The moment parents are informed that their child has been born with or has acquired some developmental disability is remembered, because it is something which completely changes family life in the long run. Every parent experiences a process of mourning and abandoning fantasies about the child held before, all in a very short period of time. Then there is the phase of recovery and adjustment to new circumstances of family life. Various studies showed that timely counselling and informing about the nature of their child's disability, as well as about the possibilities of recovery and education, significantly reduce parental stress and their concerns and help them in the process of adjustment to raising their child.
There are different ways in which children cope with feelings of uncertainty, helplessness, fear and grief when a family member is ill. The question parents ask themselves in such situations is at which age the child can understand the concept of disease.
Understanding the concept of disease
It is well understood that all children, including the youngest ones, share the atmosphere filled with emotions with others in their environment and assume even the content they do not understand. They feel the emotions of their parents and close persons. This means that, although young, children younger than four do not necessarily understand the concept of disease, but they participate in the atmosphere emerging from a situation when a family member is ill and they behave accordingly.
The child may become agitated, prone to behaviours below his/her age, demand attention, while older children may show attention problems and agitation, which may turn into aggressive behaviour due to the perceived loss of safety and routine in his/her everyday life. Older children (older than 7), can be more conscious of the meaning of disease. Although they do not necessarily ask open questions about the type and course of the disease, they tend to think about disease in general, relating it to their previous knowledge and experience and, more that we can assume, they can be preoccupied with the consequences of mother’s or father’s disease for them.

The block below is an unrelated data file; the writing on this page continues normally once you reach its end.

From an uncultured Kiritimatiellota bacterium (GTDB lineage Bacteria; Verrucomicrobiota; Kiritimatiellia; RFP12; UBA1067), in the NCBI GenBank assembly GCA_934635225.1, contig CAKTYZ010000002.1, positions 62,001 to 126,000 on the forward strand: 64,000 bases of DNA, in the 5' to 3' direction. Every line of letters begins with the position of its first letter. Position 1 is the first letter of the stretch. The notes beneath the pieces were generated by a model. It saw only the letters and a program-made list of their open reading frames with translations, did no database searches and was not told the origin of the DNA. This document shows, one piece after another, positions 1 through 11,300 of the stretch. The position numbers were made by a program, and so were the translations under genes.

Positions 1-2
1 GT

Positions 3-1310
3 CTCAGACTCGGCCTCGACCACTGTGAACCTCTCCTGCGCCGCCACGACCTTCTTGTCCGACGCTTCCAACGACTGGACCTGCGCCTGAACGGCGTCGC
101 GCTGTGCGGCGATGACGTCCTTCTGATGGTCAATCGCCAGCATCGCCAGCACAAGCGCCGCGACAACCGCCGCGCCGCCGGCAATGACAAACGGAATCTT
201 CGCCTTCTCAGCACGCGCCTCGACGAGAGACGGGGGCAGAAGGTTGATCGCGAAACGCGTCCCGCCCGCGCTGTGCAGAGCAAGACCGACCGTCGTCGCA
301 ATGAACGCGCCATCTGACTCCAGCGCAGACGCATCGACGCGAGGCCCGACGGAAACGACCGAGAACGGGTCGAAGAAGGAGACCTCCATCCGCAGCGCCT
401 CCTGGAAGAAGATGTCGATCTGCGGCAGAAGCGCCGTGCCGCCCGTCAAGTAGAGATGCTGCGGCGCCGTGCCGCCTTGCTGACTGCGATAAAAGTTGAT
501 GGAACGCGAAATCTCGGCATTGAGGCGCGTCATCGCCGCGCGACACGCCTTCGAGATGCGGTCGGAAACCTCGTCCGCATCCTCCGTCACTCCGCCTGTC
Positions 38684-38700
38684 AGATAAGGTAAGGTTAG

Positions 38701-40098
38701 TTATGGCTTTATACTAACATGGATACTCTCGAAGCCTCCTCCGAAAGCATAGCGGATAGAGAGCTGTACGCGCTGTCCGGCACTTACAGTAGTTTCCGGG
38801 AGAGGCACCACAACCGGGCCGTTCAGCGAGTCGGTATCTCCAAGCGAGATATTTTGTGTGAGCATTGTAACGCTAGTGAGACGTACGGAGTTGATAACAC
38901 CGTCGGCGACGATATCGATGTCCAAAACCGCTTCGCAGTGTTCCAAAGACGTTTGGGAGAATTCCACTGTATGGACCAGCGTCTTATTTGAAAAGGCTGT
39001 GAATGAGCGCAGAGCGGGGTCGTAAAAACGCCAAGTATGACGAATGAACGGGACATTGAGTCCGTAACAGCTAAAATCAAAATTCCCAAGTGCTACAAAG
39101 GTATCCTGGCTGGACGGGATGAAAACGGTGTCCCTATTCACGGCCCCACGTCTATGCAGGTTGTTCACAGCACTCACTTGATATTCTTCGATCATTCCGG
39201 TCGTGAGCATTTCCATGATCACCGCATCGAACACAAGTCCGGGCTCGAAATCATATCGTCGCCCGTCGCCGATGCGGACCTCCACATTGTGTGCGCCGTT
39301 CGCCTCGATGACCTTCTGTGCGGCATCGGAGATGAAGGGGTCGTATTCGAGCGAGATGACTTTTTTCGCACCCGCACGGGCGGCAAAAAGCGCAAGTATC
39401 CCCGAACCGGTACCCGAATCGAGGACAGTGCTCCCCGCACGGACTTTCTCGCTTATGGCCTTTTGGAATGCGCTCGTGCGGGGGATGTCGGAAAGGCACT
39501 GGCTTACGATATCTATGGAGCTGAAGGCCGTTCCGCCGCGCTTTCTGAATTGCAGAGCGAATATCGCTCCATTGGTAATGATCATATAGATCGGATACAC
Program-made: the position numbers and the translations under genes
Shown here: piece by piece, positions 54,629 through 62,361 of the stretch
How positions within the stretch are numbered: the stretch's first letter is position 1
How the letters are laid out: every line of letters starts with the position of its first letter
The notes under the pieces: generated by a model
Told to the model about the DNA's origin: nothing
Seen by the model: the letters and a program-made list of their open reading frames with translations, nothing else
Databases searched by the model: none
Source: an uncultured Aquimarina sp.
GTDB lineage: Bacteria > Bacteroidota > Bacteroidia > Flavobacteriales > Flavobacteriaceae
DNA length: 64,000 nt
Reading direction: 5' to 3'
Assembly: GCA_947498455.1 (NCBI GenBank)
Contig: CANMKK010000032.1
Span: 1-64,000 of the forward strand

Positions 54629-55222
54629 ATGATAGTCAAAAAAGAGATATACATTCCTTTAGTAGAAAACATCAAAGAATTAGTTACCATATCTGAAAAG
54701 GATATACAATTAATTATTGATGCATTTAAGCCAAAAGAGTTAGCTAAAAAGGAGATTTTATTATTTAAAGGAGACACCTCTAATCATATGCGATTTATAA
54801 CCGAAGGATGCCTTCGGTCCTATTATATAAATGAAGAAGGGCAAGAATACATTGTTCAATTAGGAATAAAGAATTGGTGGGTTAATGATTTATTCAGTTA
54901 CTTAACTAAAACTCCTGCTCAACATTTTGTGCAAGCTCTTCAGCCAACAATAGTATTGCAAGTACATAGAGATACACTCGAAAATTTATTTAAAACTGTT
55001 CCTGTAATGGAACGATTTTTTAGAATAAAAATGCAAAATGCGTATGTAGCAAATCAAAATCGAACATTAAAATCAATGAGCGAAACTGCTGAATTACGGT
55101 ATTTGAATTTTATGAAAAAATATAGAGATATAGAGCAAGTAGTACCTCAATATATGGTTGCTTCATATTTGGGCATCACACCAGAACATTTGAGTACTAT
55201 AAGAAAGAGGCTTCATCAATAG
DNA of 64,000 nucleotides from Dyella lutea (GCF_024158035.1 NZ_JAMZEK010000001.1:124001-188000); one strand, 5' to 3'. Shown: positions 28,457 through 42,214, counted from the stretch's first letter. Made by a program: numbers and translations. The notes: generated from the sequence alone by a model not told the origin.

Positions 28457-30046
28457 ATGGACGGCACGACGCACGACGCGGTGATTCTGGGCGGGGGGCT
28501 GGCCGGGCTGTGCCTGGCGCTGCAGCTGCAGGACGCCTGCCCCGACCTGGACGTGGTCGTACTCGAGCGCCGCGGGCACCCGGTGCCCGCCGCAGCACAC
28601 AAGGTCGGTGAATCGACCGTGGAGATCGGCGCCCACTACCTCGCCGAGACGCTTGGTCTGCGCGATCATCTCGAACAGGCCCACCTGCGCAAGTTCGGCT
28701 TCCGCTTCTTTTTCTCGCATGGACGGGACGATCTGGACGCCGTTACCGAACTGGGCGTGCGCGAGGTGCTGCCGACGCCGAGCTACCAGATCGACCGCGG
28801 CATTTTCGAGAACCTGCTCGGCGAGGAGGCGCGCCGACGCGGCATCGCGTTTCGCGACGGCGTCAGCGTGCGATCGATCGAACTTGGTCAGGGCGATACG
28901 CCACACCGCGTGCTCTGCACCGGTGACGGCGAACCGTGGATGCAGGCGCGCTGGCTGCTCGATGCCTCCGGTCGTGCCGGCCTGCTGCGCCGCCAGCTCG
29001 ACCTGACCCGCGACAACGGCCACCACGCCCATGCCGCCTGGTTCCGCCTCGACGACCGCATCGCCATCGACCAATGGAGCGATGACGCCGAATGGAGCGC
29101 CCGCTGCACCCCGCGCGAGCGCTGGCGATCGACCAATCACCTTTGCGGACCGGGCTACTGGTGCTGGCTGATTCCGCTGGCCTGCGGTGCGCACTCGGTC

How can we tell the child about disease in the family?
How we can tell the child that his/her mother, father, brother or sister are sick so that the does not experience that as a huge stress depends on the age of the child. We should be guided by the need to communicate true information in a way which the child can understand. It is of utmost importance that the child feels protected by the caring approach of a close person. Therefore, the person who talks to the child should be the one who can cope with his/her anxiety in a balanced manner and show an honest and caring stance. The child needs to be informed about the treatment and what consequently may change in everyday activities of the family.